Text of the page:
Reducing long-term homelessness is a priority for NAMI in our new strategic plan for 2015 through 2017. Homelessness among people with mental illness is a tragic outcome of a broken mental health system. Addressing the needs of long-term homeless individuals, many of whom live with serious mental illness and substance use disorders, requires blending mental health services with supportive housing. Two new reports have been released which provide information about emerging best practices for blending resources to address chronic homelessness.

You can help address chronic homelessness in your state by sharing these reports with the agencies responsible for Medicaid and housing in your state and urging them to implement the best practices highlighted in these reports.

Read the reports.

Bright Spot: NAMI Policy Team Takes on Twitter

Two NAMI Policy Team leaders have joined the Twitter-verse and are actively tweeting about #MentalHealth policy! Follow them at @NAMIPolicyWonk and @DarcyGrutt to stay up to date! Below are some tweets from the last week.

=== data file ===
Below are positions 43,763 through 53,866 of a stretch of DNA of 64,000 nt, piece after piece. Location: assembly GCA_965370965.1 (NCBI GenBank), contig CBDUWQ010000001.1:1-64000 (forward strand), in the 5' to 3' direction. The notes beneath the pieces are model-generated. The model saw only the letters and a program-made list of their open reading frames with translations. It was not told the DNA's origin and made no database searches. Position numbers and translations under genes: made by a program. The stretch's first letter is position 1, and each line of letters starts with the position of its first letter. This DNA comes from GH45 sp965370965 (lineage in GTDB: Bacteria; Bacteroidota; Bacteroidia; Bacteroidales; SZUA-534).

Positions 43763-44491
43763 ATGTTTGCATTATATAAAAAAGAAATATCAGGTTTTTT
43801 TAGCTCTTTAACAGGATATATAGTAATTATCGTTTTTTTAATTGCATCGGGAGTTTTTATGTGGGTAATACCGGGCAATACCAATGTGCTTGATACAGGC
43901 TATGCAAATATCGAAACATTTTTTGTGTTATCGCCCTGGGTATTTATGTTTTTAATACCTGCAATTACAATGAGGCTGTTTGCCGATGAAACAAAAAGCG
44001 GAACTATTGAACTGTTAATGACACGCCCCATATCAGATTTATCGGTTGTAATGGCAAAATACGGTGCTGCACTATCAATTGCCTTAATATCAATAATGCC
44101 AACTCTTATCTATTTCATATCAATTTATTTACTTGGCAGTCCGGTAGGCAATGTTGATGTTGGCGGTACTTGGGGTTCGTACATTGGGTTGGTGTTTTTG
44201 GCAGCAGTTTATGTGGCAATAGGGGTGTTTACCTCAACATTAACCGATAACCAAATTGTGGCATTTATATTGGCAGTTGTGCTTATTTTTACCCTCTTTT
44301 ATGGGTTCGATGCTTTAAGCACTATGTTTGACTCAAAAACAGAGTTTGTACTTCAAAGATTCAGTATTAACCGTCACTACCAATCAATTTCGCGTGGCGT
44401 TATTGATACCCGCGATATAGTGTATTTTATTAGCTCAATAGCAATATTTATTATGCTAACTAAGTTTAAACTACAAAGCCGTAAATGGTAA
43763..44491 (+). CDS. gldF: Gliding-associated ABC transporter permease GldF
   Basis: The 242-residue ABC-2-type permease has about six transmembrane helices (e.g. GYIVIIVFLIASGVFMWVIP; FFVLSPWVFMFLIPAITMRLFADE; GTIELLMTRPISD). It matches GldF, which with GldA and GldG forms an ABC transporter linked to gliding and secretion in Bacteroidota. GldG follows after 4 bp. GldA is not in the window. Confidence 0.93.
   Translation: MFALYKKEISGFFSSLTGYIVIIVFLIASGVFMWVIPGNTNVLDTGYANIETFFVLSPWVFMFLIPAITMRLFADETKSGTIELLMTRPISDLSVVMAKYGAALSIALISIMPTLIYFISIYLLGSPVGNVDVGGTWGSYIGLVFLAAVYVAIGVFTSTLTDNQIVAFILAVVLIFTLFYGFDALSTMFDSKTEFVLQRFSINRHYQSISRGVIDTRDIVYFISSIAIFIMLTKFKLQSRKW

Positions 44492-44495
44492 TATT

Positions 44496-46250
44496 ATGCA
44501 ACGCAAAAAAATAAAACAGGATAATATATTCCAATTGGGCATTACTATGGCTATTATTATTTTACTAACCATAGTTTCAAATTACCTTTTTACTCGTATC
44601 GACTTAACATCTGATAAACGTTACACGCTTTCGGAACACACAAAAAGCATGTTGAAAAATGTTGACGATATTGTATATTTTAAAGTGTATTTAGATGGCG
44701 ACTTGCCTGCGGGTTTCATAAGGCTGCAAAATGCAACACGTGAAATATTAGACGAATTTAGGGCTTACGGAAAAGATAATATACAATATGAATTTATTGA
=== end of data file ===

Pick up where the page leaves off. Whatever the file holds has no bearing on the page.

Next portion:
You can also follow NAMI on Twitter and Facebook.

Thank you for your advocacy!


Myths about the Helping Families in Mental Health Crisis Act (HR 3717)


Myths about the Helping Families in Mental Health Crisis Act (HR 3717)

Groups representing high functioning individuals with a ‘lived-experience’ and other recipients of SAMHSA funds have made numerous claims about The Helping Families in Mental Health Crisis Act (HR 3717) that are inconsistent with the facts. The following compares the claims with the facts. Prepared by Mental Illness Policy Org.

PDF Version



HR3717 greatly promotes stigma and discrimination by its unfounded and damaging connection between mental illness and violence.”

HR 3717 does not make any claim that persons with mental illness are more violent. However, provisions of the bill have been proven to reduce violence by those with untreated serious mental illness. It is violence by this minority that stigmatizes the majority, so it can be expected HR 3717 will reduce stigma.

HR3717 virtually eliminates the main system of legal representation for Americans with psychiatric disabilities